Plaintiffs, individuals who allege they were stopped and interrogated by U.S. Border Patrol agents in the Olympic Peninsula without reasonable suspicion, filed suit under the Administrative Procedures Act against the Border Patrol on April 26, 2012 in the U.S. District Court for the Western District of Washington. Claiming that the patrol officers were stopping vehicles solely due to the race/ethnicity of the occupants, Plaintiffs asserted that their Fourth Amendment rights were being violated, and that the officers were acting in excess of their authority under 8 U.S.C. §1357 and 8 C.F.R. §287.8(b)(2) (generally requiring officers to have a reasonable suspicion that an occupant of the vehicle is illegally present in the United States in order to stop the vehicle).
The Plaintiffs, represented by the ACLU of Washington and the Northwest Immigrant Rights Project (NIRP), asked the court for both declaratory and injunctive relief. Specifically, Plaintiffs requested that patrol officers be trained on what "reasonable suspicion" entails, and that the patrol office keep complete and accurate records of officer training and testing, as well as every vehicle stop. Plaintiffs also requested a master to oversee the implementation of these policies. Class certification is still pending.
In challenging the Border Patrol's interrogations of Plaintiffs without reasonable suspicion, Plaintiffs cite Nicacio v. INS (IM-WA-0011)
, in which the court stated it was unlawful for INS to stop vehicles occupied by persons of "Hispanic appearance" without particularized reasonable suspicion based on specific articulable documented facts. 595 F. Supp. 19, 26 (E.D. Wash. 1984).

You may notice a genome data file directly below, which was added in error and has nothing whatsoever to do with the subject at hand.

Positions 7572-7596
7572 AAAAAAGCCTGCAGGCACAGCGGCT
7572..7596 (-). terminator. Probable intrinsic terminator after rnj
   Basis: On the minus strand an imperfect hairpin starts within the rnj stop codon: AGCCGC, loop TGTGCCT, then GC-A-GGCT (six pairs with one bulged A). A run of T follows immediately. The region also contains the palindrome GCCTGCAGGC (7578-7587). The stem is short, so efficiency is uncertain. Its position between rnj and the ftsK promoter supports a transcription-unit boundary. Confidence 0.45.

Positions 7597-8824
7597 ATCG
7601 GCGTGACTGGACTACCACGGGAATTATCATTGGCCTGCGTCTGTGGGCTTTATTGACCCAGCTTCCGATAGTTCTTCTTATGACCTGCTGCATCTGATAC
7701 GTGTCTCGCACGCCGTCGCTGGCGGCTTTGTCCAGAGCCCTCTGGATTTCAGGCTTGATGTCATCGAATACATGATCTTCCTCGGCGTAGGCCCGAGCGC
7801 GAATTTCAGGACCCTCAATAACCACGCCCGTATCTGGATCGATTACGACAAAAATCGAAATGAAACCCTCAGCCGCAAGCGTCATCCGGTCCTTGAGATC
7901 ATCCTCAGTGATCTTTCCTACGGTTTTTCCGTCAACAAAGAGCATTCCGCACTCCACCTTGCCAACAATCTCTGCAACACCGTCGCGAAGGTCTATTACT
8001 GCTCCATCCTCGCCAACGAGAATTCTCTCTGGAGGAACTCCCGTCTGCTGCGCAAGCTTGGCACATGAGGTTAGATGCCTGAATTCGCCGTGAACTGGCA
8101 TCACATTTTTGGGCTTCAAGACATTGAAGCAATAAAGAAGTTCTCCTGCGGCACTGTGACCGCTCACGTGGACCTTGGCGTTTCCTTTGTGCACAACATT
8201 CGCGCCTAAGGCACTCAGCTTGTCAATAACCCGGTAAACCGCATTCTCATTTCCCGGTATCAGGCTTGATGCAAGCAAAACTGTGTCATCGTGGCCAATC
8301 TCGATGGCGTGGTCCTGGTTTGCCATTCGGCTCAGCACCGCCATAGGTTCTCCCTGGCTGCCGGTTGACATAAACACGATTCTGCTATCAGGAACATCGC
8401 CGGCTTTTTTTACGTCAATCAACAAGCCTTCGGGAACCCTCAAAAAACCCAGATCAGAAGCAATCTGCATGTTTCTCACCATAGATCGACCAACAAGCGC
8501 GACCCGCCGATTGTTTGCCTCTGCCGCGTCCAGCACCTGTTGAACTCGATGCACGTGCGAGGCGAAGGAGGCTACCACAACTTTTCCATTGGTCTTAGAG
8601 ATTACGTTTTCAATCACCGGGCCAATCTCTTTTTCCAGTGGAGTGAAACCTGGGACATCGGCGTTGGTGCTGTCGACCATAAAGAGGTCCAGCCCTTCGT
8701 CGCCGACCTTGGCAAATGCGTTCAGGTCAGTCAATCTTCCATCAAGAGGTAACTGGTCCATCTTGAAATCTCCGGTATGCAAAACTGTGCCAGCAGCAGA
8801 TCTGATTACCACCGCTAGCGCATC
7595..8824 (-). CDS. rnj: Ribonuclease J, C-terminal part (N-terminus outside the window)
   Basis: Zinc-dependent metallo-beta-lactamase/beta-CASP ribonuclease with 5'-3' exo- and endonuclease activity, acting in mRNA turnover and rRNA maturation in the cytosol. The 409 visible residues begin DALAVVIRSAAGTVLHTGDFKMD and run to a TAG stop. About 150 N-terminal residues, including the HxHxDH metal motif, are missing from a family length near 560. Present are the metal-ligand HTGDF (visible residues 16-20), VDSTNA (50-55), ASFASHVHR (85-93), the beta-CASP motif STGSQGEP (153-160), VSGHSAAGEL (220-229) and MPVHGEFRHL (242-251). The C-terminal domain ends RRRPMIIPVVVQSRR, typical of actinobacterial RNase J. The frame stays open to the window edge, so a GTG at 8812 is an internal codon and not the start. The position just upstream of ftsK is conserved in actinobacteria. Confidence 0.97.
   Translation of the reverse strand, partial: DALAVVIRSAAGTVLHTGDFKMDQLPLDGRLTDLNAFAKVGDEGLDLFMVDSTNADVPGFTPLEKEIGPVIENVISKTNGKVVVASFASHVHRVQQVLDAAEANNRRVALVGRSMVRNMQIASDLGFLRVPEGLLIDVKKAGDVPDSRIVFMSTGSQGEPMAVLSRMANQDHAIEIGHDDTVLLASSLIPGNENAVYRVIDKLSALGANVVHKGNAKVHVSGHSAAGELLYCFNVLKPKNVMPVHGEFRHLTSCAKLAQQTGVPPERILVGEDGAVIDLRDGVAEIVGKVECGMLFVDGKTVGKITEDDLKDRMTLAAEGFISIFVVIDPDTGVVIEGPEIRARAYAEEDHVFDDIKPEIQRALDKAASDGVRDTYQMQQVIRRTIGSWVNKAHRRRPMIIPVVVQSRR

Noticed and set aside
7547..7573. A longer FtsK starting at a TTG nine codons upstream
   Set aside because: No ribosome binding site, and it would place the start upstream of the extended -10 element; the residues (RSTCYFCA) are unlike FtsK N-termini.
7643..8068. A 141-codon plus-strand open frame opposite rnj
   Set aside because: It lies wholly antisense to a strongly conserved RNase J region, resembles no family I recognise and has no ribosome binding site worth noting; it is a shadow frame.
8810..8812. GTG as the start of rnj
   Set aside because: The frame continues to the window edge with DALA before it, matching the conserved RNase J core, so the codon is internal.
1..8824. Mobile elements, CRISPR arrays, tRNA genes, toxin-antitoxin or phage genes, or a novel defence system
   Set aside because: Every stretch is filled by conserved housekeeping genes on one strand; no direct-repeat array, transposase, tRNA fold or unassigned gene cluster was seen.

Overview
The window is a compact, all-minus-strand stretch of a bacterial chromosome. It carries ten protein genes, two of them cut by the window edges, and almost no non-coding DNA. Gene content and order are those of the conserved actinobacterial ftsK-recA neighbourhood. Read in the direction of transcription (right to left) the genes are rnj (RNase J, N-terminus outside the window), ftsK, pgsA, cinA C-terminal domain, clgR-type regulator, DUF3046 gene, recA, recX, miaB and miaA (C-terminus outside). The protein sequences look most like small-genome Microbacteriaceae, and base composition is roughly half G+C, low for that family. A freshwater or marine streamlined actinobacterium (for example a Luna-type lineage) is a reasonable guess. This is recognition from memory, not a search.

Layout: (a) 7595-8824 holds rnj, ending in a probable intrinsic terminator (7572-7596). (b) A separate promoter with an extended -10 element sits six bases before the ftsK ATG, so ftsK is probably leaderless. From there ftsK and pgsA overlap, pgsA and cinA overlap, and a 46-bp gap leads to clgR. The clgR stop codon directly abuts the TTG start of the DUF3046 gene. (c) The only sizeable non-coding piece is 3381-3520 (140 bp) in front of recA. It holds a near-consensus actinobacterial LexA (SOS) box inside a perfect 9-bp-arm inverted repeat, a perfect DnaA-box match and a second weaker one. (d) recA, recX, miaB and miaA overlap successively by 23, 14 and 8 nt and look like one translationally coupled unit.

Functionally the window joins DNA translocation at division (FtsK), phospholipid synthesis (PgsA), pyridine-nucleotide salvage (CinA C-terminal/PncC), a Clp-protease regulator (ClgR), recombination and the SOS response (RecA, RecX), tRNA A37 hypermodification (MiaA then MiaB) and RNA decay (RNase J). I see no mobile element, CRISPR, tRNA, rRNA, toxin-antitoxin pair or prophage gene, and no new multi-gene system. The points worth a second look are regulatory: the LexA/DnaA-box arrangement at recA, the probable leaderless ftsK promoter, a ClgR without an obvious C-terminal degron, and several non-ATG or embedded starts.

Defendants filed a motion to dismiss for lack of jurisdiction on July 12, 2012. Defendants asserted that Plaintiff did not have standing and that there was no private cause of action under 8 U.S.C. §1357. Judge Benjamin H. Settle of the U.S. District Court for the Western District of Washington denied this motion on August 27, 2012, stating that Plaintiffs were likely to suffer substantial and immediate irreparable injury (further stops without reason), and that Plaintiffs properly made a claim under the APA, 5 U.S.C. § 551, which provides a private cause of action. Sanchez v. U.S. Office of Border Patrol, No. 12-5378 BHS, 2012 WL 3715719 (W.D. Wash. 2012).
The parties then began settlement negotiations, and reached a settlement in September 2013. The case was voluntarily dismissed. The settlement agreement provided:
1) Border Patrol issued a letter to the ACLU of Washington and the Northwest Immigrant Rights Project acknowledging that reasonable suspicion is required for investigative stops, including near the border, and that Border Patrol is "committed to [comply] with applicable Department of Homeland Security guidance, including with respect to the use of race or ethnicity in law enforcement activities." (Oddly, the letter referenced 2004 guidance, rather than stricter 2013 guidance
2) One refresher training session for Border Patrol personnel on the Fourth Amendment.
3) Every six months for eighteen months, CBP agreed to produce to plaintiffs' counsel Field Contact Data Sheets issued by agents at the Port Angeles, Washington Station, redacted to protect personal information.Dan Osher - 03/09/2013